A state statute providing that a railroad company may receive
for transporting, carrying, and telegraphing such tolls and charges
as might from time to time be established, fixed, and regulated by
the directors, and that the act should be construed liberally so as
to favor its purposes and objects, provided that nothing in it
should be construed as preventing the legislature from regulating
the rates of transportation for passengers and freight over the
road, and provided further that there should be no discrimination
in favor of any road, does not deprive the state of its power,
within the limits of its general authority, as controlled by the
Constitution of the United States, to act upon the reasonableness
of the tolls and charges so established, fixed, and regulated.
Subsequent legislation by the state fixing the maximum rate for
other railroads does not apply to this road by virtue of the
proviso as to discrimination.
Page 116 U. S. 354
MR. CHIEF JUSTICE WAITE delivered the opinion of the Court.
This is a suit brought by the New Orleans and Northeastern
Railroad Company to enjoin the railroad commission from enforcing
the Railroad Supervision Law of Mississippi against that company.
It differs from the cases of Stone v. Farmers' Loan and Trust
Co., ante, 116 U. S. 307
Stone v. Illinois Central Railroad Company, ante,
116 U. S. 347
already decided, only in the charter provisions on which the claim
of a contract exemption from legislative control as to fares and
freights is made. These are as follows:
"SEC. 4. Be it further enacted that said company is hereby
authorized and empowered to transport, carry, and convey persons
and property on said railroad, to build and maintain a line of
magnetic telegraph, and to operate the same along the line of said
railroad, and to receive for such transportation, carrying,
conveying, and telegraphing such tolls and charges as shall be from
time to time established, fixed, and regulated by the directors of
said railroad company."
"SEC. 18. Be it further enacted that whenever any number of
stockholders, representing three-fourths of the stock now
subscribed to said railroad company, shall accept the powers,
privileges, and franchises contained in the preceding sections of
this act, the said company shall avail themselves of the benefit
thereof, and that this act shall be liberally and favorably
construed so as to favor all the purposes and objects of the same
and the operation of the provisions thereof, provided
nothing contained in the charter shall be so construed as to
prevent the legislature from regulating the rate of transportation
for passage and freight over the same in this state; provided
that there shall be no discrimination in favor of any
On their face and under the rulings in other cases, these
sections show no such contract. It is averred in the bill, however,
and admitted by the demurrer, that in 1882, the state granted
charters to six other railroad companies, each of which a maximum
of rates was fixed. After setting forth the special provisions of
the charters in this particular, the bill proceeds as follows:
Page 116 U. S. 355
"And your orator is therefore advised, believes, and charges
that as the said legislature, by the proviso to the 18th section of
the said Act of March 30, 1871, reserved to itself the right 'to
regulate the rate of transportation for passage and freight' on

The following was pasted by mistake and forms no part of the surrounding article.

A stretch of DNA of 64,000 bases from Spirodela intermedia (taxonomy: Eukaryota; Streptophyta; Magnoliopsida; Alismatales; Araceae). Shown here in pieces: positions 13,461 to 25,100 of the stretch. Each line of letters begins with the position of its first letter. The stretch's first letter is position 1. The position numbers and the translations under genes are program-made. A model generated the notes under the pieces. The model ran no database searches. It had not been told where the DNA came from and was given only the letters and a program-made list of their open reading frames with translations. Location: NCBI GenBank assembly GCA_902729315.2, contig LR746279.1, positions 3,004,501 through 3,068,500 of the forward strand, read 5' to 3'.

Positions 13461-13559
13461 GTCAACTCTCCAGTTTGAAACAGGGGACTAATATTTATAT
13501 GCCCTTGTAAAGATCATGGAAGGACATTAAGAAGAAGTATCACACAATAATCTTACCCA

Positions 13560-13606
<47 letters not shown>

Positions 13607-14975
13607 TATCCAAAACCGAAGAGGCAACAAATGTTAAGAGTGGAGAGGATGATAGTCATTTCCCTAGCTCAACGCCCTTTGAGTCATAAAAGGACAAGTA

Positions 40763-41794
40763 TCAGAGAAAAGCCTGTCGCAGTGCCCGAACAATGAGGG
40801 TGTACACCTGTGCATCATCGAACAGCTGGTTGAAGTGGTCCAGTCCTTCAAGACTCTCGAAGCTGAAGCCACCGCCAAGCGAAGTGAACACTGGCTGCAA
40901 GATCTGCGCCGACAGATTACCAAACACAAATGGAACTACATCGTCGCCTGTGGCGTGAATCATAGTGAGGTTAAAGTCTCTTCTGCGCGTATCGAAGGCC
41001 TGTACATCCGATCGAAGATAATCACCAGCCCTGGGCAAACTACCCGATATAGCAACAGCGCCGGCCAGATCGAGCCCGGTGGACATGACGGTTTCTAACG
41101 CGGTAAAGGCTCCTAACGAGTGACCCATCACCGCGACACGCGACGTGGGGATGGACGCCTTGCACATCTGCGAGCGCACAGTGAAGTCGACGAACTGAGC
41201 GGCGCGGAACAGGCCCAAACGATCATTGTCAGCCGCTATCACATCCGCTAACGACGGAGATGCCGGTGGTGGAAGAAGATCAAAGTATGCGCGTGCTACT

your orator's road in said State of Mississippi, but only upon
condition and with the limitation that in and by such act of
regulation there should be no discrimination in favor of any road
in said state and against your orator, the charter clause above
referred to becomes and is integrated into and forms part of your
orator's said charter, and the legislature, having thus exercised
and exhausted its power of regulating tariffs in respect to the
several railroad companies above set out, is by the terms of your
orator's charter precluded from making any other or different
system for regulating your orator's tariff in said state or
devising any other tariff of charges for it, else your orator would
be discriminated against contrary to the true intent and meaning of
the last proviso to section 18 of said Act of March 30, 1871."
To this we cannot agree. The provision in the charter of the New
Orleans and Northeastern Company that in fixing rates there shall
be no discrimination in favor of any other road does not bring into
that charter the rate clauses in the charters of the new companies.
It will undoubtedly be the duty of the commissioners, when fixing
the tariff for this company, to see that there is no such
discrimination as is provided against. Whether in doing so it will
be necessary to have regard to the rates allowed by the later
charters is not a question in this case.
The decree of the circuit court is reversed on the authority
of Stone v. Farmers' Loan and Trust Co., and the cause remanded
with instructions to dismiss the bill.
MR. JUSTICE HARLAN, with whom concurred MR. JUSTICE FIELD,
It seems clear that the power reserved to the legislature of
regulating rates of transportation for passengers and freight over
the road of the complainant is subject to the condition that there
shall be no discrimination against it in favor of any
Page 116 U. S. 356
other company. In other words, the complainant has a contract
with the state that protects it against such discrimination in the
matter of rates. If this were not so, it could not well be the duty
of the railroad commission, as the Court declares, to see that the
discrimination provided against by the company did not exist.
Adhering to the general views expressed by me in the preceding
cases, I dissent from the opinion and judgment in this case.
MR. JUSTICE BLATCHFORD did not sit in this case or take any part
in its decision.